TITLE: Lucy, the First Human by Sylvia Toy (remastered in 2017)
SPECS: 23:44 minutes, 16:9, H.264, AAC, Color/Stereo, Silent/No captioning
COUNTRY: United States
On Tuesday November 24, 2015, the 51st anniversary of Donald Johanson’s discovery of Australopithecus afarensis (“Lucy”) at the Afar Triangle of Ethiopia, my ‘Lucy, the First Human’ trailers on YouTube got a total of five hours of airtime. That means my Lucy came up in searches and someone probably shared her. That is a real thrill.
LUCY, THE FIRST HUMAN is video art/microcinema crossing genre into nonlinear science fiction fantasy. The subject matter is paleoanthropological. The setting is a barren, shadowy, womb-like or cave-like environment. There is only one character in the movie. She is based on the hominid, Australopithecus afarensis.
This movie is composed of a series of improvisations of what the first human would do, think, feel, and how it would develop. The solitary female character is like an infant, mostly sleeping in the beginning. In her waking hours, her primary interest is herself until things begin to suddenly and surrealistically appear in her “cave.” She gradually is drawn out of her self-absorption into the real world.
I have been quite grateful for all the artworld rejections I’ve ever gotten for the past week.
On November 1, I got an email saying: “We really like your work. We were wondering if we may suggest screening AND SO I SAID piece, we think it would go better with the overall flow of our program.” I submitted KILLER JANE, which is 13 minutes, to this festival – the other movie is 5-1/2 minutes.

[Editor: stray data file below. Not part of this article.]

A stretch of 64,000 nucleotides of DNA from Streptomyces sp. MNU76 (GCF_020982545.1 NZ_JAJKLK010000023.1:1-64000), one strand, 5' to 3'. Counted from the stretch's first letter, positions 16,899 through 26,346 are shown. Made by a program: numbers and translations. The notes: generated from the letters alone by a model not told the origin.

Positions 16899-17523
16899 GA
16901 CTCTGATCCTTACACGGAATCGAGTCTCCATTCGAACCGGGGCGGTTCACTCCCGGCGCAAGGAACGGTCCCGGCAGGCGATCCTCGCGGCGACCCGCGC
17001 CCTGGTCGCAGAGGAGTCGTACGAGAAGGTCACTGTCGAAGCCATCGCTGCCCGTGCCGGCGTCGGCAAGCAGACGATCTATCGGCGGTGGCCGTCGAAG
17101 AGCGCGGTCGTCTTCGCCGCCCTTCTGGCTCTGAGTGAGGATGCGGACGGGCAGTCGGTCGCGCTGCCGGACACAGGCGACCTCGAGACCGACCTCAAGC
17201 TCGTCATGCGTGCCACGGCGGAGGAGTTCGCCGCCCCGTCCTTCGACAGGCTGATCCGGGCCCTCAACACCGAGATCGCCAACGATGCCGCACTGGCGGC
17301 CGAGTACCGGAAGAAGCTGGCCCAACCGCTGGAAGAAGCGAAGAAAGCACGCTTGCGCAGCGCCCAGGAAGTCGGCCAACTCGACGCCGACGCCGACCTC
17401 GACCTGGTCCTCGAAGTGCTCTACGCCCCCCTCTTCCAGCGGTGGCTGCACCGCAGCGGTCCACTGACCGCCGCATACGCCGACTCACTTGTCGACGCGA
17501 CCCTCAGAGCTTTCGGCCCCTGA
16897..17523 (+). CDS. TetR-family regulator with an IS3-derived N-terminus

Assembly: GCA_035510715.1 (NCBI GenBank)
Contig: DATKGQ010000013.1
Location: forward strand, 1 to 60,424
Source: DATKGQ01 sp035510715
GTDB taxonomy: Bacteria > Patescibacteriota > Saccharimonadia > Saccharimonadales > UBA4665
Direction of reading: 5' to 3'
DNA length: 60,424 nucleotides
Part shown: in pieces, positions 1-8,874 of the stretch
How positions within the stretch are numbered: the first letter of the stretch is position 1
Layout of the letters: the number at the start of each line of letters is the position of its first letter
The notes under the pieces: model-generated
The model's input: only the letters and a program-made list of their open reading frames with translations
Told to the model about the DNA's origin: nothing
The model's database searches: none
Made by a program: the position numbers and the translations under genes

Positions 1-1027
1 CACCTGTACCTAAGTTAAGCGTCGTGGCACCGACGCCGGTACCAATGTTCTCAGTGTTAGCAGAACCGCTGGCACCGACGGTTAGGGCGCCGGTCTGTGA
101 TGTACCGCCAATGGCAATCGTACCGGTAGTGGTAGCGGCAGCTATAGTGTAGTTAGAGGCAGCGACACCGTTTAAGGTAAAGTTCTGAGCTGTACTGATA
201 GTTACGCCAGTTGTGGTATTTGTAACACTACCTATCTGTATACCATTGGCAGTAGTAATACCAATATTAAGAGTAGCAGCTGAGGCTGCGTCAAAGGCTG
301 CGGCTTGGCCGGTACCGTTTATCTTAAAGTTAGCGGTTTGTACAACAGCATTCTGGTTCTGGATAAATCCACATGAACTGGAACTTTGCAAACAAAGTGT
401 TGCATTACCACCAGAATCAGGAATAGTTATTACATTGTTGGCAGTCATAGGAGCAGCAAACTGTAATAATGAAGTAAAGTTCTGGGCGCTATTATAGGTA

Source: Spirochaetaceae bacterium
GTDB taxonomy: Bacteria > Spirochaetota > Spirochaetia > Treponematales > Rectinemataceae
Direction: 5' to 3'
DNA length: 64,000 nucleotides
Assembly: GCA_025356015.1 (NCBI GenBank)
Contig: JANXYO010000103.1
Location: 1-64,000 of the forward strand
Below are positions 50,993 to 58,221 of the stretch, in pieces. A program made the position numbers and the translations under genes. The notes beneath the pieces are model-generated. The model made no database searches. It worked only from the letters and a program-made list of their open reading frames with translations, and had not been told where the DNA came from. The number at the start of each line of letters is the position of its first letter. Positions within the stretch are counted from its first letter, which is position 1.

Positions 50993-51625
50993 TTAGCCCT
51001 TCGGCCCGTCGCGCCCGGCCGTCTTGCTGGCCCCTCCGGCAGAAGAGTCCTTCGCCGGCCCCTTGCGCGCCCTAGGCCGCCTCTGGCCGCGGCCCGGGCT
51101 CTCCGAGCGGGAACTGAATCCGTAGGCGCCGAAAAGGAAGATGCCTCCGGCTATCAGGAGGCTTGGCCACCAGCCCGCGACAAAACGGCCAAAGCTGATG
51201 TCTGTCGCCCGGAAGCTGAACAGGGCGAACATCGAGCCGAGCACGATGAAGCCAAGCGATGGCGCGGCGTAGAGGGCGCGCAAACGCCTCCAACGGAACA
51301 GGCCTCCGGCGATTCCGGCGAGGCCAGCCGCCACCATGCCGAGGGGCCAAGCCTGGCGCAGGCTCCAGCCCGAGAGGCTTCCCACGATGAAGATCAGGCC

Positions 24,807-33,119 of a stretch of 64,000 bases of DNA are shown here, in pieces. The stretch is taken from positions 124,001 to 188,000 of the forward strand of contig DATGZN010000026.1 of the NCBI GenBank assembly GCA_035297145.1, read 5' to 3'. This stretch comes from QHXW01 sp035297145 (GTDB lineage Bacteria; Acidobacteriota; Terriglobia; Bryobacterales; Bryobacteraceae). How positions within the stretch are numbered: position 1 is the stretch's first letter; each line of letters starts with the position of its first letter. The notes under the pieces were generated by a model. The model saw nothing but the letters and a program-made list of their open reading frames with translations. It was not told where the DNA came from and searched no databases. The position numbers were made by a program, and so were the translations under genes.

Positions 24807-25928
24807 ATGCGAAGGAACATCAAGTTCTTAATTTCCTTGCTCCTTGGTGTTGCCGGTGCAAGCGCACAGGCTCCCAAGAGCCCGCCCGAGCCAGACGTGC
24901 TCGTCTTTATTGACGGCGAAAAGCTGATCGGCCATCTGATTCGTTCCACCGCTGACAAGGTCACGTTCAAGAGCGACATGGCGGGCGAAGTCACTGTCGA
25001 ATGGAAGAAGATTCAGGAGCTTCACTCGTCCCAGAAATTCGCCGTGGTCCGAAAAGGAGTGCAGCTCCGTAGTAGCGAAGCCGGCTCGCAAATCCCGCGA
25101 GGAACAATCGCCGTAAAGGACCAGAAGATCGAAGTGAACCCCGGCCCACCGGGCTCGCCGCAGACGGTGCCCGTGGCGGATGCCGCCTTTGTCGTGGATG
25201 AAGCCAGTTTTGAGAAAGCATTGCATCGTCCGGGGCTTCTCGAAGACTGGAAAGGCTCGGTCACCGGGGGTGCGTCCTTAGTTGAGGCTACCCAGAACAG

If you participate in the art world in more than one medium long enough, you will find yourself in the same sort of situation in more than one medium. I can recall exactly how upset I was the first time I submitted two sculptures to a competition and my favorite was passed over while the other won me a prize. That experience did not make any less awful the night my scene partner and I gave a staged reading of my first two-person monologue and right afterwards the artistic director of the venue said to the audience: “I think this should be a solo performance and (pointing out another actress who was in the audience) [she] should do it.” They had to scrape me off the floor that night.
And then there’s the more than once of we-love-your-work-but-we-haven’t-made-our-final-decision-yet; and you wind up not getting selected. It takes years and years and years of rejections to recognize semi-finalist or honorable mention as currency.